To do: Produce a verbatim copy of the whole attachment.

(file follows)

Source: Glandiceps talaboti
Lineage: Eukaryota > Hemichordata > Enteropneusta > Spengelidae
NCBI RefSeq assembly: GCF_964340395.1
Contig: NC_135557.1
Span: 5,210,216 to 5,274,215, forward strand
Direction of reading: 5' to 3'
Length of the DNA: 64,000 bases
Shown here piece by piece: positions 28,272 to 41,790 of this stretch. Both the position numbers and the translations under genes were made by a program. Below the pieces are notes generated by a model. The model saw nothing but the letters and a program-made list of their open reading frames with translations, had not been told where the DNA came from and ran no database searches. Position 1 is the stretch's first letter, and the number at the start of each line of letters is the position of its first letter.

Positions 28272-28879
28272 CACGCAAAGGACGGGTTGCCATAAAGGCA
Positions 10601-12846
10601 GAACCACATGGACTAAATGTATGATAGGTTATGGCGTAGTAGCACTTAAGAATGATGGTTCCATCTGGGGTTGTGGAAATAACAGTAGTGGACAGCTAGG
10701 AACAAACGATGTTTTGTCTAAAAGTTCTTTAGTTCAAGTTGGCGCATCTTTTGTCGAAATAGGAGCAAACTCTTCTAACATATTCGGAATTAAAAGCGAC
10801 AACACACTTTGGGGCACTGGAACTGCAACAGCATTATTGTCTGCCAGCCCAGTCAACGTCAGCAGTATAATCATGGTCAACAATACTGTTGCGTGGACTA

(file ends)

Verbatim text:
Source: Glandiceps talaboti
Lineage: Eukaryota > Hemichordata > Enteropneusta > Spengelidae
NCBI RefSeq assembly: GCF_964340395.1
Contig: NC_135557.1
Span: 5,210,216 to 5,274,215, forward strand
Direction of reading: 5' to 3'
Length of the DNA: 64,000 bases
Shown here piece by piece: positions 28,272 to 41,790 of this stretch. Both the position numbers and the translations under genes were made by a program. Below the pieces are notes generated by a model. The model saw nothing but the letters and a program-made list of their open reading frames with translations, had not been told where the DNA came from and ran no database searches. Position 1 is the stretch's first letter, and the number at the start of each line of letters is the position of its first letter.

Positions 28272-28879
28272 CACGCAAAGGACGGGTTGCCATAAAGGCA
Positions 10601-12846
10601 GAACCACATGGACTAAATGTATGATAGGTTATGGCGTAGTAGCACTTAAGAATGATGGTTCCATCTGGGGTTGTGGAAATAACAGTAGTGGACAGCTAGG
10701 AACAAACGATGTTTTGTCTAAAAGTTCTTTAGTTCAAGTTGGCGCATCTTTTGTCGAAATAGGAGCAAACTCTTCTAACATATTCGGAATTAAAAGCGAC
10801 AACACACTTTGGGGCACTGGAACTGCAACAGCATTATTGTCTGCCAGCCCAGTCAACGTCAGCAGTATAATCATGGTCAACAATACTGTTGCGTGGACTA